Frontrunners Donald Trump and Hillary Clinton rolled to easy wins in New York state’s presidential primaries, recapturing lost campaign momentum and taking big steps toward capturing their respective parties’ nominations.
Trump’s huge victory in his home state pushed him closer to capturing the 1,237 delegates needed to win the Republican presidential nomination and avoiding a contested national convention in July.
Meanwhile, Mrs Clinton’s dominating double-digit win in New York broke a winning streak by Democratic rival Bernie Sanders and made it nearly impossible for him to overtake her commanding lead in the delegates needed to win the nomination.
The victories for Trump and Clinton in one of the biggest state nominating contests so far set up both front-runners for strong performances next Tuesday, when they are expected to do well in five other North-eastern state primaries.
Mrs Clinton’s win in New York followed some of the most heated personal exchanges of her campaign against Sanders, a Vermont senator who had won seven of the last eight state-by-state nominating contests.
The New York victory will expand Clinton’s lead of 244 pledged delegates over Sanders, and make it nearly impossible for him to overcome the deficit and capture the 2,383 convention delegates needed for the nomination under Democratic rules that allocate delegates proportionally based on each state’s result.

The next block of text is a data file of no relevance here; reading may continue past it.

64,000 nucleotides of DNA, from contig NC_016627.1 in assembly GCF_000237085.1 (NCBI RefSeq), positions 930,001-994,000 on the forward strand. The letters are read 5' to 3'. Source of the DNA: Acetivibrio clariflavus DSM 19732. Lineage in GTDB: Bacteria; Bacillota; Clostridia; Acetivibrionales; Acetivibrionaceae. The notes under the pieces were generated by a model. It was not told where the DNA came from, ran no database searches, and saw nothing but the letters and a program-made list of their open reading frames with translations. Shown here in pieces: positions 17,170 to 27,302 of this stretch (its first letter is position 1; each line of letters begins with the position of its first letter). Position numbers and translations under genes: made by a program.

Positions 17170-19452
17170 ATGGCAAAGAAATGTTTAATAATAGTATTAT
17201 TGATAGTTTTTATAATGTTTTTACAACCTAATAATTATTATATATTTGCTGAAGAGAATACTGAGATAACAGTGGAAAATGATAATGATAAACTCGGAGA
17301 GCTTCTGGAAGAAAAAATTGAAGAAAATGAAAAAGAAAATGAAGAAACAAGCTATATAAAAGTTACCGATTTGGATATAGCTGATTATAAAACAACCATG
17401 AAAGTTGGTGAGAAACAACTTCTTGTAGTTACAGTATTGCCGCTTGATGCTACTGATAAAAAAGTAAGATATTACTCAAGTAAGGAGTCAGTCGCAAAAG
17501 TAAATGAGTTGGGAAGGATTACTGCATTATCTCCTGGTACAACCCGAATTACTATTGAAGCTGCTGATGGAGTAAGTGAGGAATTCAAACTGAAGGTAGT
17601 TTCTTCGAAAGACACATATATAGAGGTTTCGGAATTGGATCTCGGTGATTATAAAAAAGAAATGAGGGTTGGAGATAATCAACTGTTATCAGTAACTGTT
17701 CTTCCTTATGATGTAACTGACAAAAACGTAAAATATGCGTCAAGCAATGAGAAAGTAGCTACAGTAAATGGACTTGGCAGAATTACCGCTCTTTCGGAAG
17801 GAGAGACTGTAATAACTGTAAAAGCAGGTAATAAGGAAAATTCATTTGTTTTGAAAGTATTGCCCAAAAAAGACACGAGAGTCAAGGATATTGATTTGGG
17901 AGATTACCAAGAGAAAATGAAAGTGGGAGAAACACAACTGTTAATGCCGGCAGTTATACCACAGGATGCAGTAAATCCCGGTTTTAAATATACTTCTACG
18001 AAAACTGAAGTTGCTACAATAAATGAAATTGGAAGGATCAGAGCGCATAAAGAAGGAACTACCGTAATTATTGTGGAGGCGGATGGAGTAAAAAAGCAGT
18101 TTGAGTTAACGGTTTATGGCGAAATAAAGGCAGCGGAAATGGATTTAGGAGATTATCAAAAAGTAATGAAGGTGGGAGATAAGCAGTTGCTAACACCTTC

“The race for the Democratic nomination is in the home stretch, and victory is in sight,” Mrs Clinton said, noting that she had gained more than 10 million votes and won in every region of the country.
While Mrs Clinton reached out to Mr Sanders supporters, she repeated language she has used recently to criticise her opponent for offering vague policy ideas without a concrete explanation of how he would achieve them.
“In the bright lights of New York we have seen it’s not enough to diagnose problems, you have to explain how you actually solve them,” she said.
Mr Trump had more than 60 per cent of the Republican vote with about 40 per cent counted, easily beating rivals Texan senator Ted Cruz and Ohio Governor John Kasich, putting him in position to possibly win most or all of the state’s 95 delegates.
Mr Trump could win all of the delegates if his vote total is above 50 per cent statewide and in each of the state’s congressional districts.
“We don’t have much of a race anymore based on what I’m seeing on television,” Mr Trump told cheering supporters at a victory party at his Trump Tower in Manhattan.
“We are really, really rocking.”
Mr Trump entered the New York contest with 756 delegates, while Cruz had 559 and Kasich had 144, according to an Associated Press count.
The count includes endorsements from several delegates who are free to support the candidate of their choice.
Mr Trump said his New York win would make it almost mathematically impossible for Mr Cruz to win the Republican nomination on the first ballot at the party’s national convention in July.
If Mr Trump does not secure enough delegates needed to win the nomination on the first ballot at the July 18-21 conclave in Cleveland, delegates would be allowed to switch to other candidates.
Mr Trump remains unpopular with the Republican leaders and activists who select and serve as delegates, while Mr Cruz has invested time and money courting them.
Some establishment Republicans have been alienated by Mr Trump’s more incendiary proposals, such as building a wall along the border with Mexico and slapping a temporary ban on Muslims entering the United States. (ABC News)